It's the last film of Sadao Yamanaka, who was drafted into the Japanese army and died in Manchuria. Only three of his films survive today and this is apparently regarded as the greatest of them. Me, I thought it was pretty good.
What I'm coming to associate with Yamanaka is a casual, direct kind of period drama. He gets on with things and his characters aren't stuffed shirts. They feel down to earth. This is set in the 18th century and it contains samurai, but it's putting them into a social context that also includes destitute ex-samurai (i.e. ronin), pawn shops and gangsters. The main character is, oddly enough, the street where lots of ordinary people live. The first thing that happens is that someone commits suicide, but we don't see it. Instead we stay outside on the street as it fills with people, complaining that the deceased killed himself on a nice day when yesterday it was raining and getting critical about the way he did it. There's a greedy landlord who's funny. There's a guy who steals from his blind neighbour, but is going to get outwitted by him. There's a goldfish seller. It's fun to watch these people, but we're watching them collectively rather than following any one of them.
This sort of continues, even after the film teases forth some protagonists. There will often be shots of houses or empty rooms, while the camera's favourite position is simply at the top of this street. For the film's duration, we effectively live there too. Our sympathies thus incline towards the inhabitants of this poor Tokyo district, even when they interact with the more elevated members of society. (When those elevated personages choose to return said attentions, they generally do so by sending gangsters.)
We have two main protagonists. The first is a smart-mouthed git (Kan'emon Nakamura) who runs gambling parties that piss off the yakuza. He's not very likeable and everything he does is either dubious or criminal, but one oddity about him is that despite his chronic money problems, he's not actually that interested in cash. He's proud. He's irritated by people acting high and mighty, just because they're of higher social status. More than once he throws money back at people because he didn't like the way they offered it. He's a born rebel, basically, which in 18th century Japan probably translates as having suicidal tendencies. He's a dick, but in a way you've got to admire him. His neighbours end up doing so. Well, the male ones, anyway. The women all know their (inferior) social position and stay out of the men's way, but that doesn't stop them passing judgement when they're talking among themselves.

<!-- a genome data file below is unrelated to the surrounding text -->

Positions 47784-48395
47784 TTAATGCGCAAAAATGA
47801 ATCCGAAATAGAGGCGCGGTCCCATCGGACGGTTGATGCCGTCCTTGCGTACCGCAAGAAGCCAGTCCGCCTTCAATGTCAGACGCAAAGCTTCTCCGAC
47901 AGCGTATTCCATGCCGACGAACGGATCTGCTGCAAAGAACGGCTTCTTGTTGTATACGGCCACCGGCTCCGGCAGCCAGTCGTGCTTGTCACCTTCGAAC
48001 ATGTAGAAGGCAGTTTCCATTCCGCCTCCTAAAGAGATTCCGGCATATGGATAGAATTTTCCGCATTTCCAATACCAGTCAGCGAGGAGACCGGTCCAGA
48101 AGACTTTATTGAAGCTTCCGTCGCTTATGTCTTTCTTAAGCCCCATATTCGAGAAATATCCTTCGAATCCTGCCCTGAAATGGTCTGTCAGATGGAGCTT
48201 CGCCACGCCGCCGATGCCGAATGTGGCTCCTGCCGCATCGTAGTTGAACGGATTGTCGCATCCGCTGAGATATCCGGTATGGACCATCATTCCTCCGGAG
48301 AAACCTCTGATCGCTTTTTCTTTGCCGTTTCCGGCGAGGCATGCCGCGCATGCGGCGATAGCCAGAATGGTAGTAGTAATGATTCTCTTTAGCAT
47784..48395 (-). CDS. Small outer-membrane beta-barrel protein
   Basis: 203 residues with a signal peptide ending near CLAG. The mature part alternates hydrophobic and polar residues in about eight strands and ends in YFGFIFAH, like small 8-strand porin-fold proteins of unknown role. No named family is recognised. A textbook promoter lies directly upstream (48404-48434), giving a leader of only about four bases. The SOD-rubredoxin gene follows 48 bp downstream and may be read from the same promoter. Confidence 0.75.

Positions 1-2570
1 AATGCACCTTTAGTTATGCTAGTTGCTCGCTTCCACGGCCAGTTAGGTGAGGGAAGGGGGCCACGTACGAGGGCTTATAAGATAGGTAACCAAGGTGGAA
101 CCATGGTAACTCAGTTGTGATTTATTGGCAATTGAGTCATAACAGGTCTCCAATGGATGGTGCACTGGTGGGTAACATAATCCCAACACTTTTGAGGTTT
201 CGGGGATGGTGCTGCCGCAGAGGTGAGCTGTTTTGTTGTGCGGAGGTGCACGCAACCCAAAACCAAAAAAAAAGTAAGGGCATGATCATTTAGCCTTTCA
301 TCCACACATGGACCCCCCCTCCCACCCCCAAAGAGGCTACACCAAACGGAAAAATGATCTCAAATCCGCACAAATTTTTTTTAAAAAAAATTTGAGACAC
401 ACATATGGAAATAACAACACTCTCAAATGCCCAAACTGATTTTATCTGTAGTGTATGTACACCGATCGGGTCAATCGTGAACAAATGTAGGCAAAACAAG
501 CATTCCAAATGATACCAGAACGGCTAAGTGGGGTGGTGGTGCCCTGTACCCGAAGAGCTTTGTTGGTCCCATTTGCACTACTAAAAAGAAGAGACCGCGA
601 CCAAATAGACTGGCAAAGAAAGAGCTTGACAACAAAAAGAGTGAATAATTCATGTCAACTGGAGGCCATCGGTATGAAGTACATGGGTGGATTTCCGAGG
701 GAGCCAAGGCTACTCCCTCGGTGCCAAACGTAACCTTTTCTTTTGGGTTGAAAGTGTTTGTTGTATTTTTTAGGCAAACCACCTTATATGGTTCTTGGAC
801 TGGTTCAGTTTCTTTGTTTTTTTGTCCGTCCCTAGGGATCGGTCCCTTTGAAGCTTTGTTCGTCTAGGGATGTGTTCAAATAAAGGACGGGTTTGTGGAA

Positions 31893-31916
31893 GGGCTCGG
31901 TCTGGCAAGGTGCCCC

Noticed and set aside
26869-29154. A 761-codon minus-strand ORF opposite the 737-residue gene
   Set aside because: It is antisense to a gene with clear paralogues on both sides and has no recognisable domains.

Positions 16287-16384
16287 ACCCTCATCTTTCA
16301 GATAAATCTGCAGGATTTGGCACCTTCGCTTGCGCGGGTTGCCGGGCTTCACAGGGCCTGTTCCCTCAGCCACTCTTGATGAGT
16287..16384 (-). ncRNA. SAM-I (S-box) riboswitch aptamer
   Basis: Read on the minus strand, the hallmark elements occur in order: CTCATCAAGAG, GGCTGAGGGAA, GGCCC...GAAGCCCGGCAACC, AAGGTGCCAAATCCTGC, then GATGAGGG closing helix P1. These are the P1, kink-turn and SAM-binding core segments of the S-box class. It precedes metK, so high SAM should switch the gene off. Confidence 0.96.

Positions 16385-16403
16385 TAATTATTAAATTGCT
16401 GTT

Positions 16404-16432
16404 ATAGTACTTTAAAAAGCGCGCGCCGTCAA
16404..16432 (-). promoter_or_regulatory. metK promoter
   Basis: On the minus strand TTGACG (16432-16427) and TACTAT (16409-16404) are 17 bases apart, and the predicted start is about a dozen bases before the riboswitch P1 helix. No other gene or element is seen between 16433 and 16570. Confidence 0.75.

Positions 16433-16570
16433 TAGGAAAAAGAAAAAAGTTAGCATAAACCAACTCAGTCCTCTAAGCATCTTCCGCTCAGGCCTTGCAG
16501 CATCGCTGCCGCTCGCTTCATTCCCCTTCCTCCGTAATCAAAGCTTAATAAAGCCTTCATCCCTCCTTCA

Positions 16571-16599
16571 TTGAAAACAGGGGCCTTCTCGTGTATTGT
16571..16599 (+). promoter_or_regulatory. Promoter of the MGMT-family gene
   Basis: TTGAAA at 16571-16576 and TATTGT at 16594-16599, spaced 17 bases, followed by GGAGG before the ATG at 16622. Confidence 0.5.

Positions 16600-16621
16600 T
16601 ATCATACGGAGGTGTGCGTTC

Hang on, I tell a lie. There's one woman who's an uppity brat. She's a bimbo, frankly, but she's also the daughter of a rich merchant and promised in marriage to the family of an important samurai. This gives us further dimensions of social snobbery, as the samurai will be disparaging about non-samurai even if they do happen to be rich.
The other protagonist is that ronin I mentioned (Chojuro Kawarasaki), who has a wife, a history of drink problems and no apparent means of income. He's still got a little pride, but that's half the problem. Samurai aren't supposed to work for a living. Anyway, Kawarasaki's pinned all his hopes on getting assistance from a samurai who theoretically owes him a debt of gratitude, but unfortunately this guy would sooner have Kawarasaki beaten up and thrown out in the street than be forced even to acknowledge his assistance... whoah, hang on. Reading up on the internet, I've just learned something I didn't notice for myself when watching the film. She's always so unobtrusive and correct, but Kawarasaki's wife makes and sells paper balloons. Hence the movie's title, presumably. She's the one who's supporting him. I saw the balloons, but I didn't put two and two together. Wow, that casts a whole new light on their relationship, although to be fair so does the film's ending.
This film feels short. It can be funny and irreverent, its heroes are dodgy and its people of high class are venal scum. Yamanaka was a left-wing director, many of whose co-workers would after the war join the Japanese Communist Party. However it doesn't feel like a polemic. It's taking a story that in different hands could have been a heavy-handed tragedy and instead doing it in a manner that feels brisk, deft and clear-sighted about people's failings. If he'd pushed it much further, you might almost have called it satirical. As it is, it's merely pointed.
It's also avoiding the conventions of Japanese period drama. There are no sword fights, for instance. This is a film with a lot to say and a way of saying it that's very Japanese and yet today feels surprisingly modern. A final film to be proud of.